The other primary method of achieving feminist agency is for women to actively engage with the regulatory bodies in their society on a group basis. This involves negotiating with lawmakers and regulators in an effort to ensure that the laws, which mandate equal opportunities, are designed and developed in such a way as to improve gender outcomes across society as a whole, rather than just in limited areas (Page, 2011). This often involves feminist groups focusing on human resource development, education and professional membership for women, helping to address gaps, which can later become significant barriers to women's achievement in the workplace (Metcalfe, 2011). This approach has been highly successful in providing women with more information and empowering them to understand their rights and the gendered forces, which can hinder these rights, thus allowing more effective strategies to achieve equality of opportunities and employment (Page, 2011). However, it relies on the existence of supporting institutions and organisations, which will allow women to challenge embedded stereotypes and promote themselves, rather than looking to maintain existing conceptualisations of gender neutrality regardless of the negative implications for true equality.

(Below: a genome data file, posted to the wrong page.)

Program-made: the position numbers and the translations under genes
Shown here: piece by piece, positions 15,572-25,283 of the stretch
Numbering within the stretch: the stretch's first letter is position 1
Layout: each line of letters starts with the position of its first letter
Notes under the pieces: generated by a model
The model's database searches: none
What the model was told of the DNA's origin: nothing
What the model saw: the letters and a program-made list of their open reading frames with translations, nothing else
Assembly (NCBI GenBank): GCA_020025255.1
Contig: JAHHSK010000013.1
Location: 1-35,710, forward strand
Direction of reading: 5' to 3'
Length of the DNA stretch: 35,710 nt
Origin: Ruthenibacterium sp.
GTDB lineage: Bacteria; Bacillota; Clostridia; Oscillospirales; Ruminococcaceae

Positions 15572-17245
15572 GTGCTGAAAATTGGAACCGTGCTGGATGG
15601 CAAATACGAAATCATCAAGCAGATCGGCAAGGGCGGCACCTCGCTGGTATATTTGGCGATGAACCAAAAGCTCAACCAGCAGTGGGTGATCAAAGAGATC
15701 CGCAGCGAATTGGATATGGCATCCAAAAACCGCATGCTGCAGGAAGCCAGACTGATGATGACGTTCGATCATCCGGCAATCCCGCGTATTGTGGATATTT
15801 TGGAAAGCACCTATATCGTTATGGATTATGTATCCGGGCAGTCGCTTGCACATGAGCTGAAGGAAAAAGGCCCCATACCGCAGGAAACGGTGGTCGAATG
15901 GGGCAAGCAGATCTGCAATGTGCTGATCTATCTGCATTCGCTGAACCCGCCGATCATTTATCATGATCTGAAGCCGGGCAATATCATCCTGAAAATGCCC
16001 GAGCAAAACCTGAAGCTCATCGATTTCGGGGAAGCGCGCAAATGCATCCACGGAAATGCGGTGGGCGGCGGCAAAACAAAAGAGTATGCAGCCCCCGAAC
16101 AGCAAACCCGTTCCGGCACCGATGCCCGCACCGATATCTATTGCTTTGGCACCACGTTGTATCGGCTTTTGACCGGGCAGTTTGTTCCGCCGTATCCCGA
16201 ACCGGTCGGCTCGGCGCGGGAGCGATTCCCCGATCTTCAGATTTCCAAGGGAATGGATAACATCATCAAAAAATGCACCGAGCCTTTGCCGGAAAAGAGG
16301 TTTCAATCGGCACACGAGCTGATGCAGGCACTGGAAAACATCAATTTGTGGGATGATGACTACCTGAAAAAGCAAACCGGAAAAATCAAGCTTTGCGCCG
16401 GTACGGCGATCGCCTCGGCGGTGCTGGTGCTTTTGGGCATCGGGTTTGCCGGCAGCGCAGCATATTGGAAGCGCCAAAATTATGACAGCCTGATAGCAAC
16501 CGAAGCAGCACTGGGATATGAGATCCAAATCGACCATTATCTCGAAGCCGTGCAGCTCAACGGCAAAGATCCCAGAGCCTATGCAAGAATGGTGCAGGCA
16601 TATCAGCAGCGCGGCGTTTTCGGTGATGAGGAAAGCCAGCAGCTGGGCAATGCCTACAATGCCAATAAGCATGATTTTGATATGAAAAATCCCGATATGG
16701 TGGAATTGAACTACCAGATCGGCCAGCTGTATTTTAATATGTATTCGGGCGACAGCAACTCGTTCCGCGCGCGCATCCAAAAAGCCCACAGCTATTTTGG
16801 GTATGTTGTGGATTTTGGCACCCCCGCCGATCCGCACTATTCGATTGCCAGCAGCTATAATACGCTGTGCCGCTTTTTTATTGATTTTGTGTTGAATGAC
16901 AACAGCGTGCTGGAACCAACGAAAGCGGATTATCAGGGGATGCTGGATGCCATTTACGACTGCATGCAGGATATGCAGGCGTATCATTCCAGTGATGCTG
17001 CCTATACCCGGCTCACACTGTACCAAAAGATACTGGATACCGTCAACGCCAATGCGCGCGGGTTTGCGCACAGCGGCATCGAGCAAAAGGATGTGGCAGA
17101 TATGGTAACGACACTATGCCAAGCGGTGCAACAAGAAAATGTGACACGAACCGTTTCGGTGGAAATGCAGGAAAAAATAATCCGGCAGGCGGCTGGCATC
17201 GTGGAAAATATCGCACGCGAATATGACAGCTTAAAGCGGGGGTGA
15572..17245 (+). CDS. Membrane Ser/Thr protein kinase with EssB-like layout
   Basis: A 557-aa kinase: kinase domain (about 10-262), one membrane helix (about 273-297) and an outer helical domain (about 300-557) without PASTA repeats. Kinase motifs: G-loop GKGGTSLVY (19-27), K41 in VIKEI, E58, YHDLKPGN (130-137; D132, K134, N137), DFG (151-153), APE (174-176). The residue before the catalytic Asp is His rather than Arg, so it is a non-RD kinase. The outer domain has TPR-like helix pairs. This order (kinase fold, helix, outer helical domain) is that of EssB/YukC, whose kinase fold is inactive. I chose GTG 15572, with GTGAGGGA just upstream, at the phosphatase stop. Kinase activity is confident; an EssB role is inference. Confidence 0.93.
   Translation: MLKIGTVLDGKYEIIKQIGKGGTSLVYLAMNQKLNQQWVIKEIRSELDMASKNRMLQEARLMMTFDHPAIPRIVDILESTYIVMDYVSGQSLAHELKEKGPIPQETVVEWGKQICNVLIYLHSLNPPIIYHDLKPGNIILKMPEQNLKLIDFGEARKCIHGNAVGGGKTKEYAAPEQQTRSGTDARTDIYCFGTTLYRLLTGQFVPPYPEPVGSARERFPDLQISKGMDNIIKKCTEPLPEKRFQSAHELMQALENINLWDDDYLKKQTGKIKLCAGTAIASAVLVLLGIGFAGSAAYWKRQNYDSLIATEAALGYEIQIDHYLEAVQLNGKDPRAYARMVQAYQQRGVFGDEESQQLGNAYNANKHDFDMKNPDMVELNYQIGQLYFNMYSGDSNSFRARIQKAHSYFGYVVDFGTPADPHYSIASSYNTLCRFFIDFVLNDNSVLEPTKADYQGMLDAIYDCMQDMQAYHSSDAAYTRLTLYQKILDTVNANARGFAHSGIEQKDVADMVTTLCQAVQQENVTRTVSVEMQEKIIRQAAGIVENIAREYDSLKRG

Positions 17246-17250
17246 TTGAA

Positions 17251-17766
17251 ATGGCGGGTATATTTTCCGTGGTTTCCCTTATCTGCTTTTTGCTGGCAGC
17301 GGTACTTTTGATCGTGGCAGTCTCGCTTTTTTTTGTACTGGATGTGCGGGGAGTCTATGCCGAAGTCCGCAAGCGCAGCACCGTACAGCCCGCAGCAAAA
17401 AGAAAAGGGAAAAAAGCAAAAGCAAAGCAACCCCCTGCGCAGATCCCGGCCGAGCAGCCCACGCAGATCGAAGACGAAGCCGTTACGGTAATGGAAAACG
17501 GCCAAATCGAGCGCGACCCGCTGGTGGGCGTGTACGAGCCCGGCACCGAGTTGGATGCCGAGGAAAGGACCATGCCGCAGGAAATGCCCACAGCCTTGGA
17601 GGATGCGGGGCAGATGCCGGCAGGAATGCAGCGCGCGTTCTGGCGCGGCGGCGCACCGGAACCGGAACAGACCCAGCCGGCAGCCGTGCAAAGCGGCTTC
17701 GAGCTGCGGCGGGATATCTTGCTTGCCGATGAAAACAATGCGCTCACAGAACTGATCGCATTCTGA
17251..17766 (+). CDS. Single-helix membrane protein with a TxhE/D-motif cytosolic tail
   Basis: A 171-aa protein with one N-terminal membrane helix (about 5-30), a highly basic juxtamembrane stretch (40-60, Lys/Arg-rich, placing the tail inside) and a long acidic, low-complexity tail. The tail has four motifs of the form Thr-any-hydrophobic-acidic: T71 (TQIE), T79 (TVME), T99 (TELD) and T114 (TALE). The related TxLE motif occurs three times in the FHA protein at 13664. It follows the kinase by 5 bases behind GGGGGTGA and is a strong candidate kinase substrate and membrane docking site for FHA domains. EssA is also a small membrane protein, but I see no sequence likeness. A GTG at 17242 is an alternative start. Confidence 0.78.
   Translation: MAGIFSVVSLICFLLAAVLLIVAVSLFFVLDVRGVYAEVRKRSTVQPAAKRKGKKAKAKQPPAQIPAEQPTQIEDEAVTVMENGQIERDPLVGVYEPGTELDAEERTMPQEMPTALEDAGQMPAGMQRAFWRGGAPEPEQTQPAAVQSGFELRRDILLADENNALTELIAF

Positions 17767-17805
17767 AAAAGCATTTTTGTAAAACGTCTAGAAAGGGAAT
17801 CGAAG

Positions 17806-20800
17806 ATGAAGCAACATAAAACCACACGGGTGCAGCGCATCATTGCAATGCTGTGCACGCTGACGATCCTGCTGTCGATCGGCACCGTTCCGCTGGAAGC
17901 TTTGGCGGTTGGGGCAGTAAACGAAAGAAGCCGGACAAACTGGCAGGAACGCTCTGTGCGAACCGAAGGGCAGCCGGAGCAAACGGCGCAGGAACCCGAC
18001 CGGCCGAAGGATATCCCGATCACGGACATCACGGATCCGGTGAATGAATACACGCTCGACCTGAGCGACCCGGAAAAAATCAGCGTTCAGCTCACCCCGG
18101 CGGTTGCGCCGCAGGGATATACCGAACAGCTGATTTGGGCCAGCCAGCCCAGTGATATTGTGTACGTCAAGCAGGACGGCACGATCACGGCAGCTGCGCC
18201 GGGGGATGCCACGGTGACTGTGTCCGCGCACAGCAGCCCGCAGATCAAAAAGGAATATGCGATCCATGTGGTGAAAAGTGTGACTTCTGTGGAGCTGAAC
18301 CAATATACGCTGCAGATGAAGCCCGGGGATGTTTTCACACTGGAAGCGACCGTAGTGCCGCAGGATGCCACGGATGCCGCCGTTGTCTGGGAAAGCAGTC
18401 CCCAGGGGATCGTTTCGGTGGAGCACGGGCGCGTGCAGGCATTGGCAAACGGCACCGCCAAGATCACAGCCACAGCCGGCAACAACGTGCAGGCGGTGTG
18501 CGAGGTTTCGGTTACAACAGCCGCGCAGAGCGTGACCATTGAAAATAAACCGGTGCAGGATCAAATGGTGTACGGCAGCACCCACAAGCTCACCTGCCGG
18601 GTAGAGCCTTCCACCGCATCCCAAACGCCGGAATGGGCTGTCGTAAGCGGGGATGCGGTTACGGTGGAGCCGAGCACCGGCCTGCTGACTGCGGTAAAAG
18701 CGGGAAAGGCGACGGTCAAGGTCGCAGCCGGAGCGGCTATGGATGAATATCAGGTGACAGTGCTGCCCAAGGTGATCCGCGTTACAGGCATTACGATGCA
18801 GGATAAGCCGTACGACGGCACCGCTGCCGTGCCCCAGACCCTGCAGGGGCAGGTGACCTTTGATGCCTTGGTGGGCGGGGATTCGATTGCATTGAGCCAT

All women are equal in society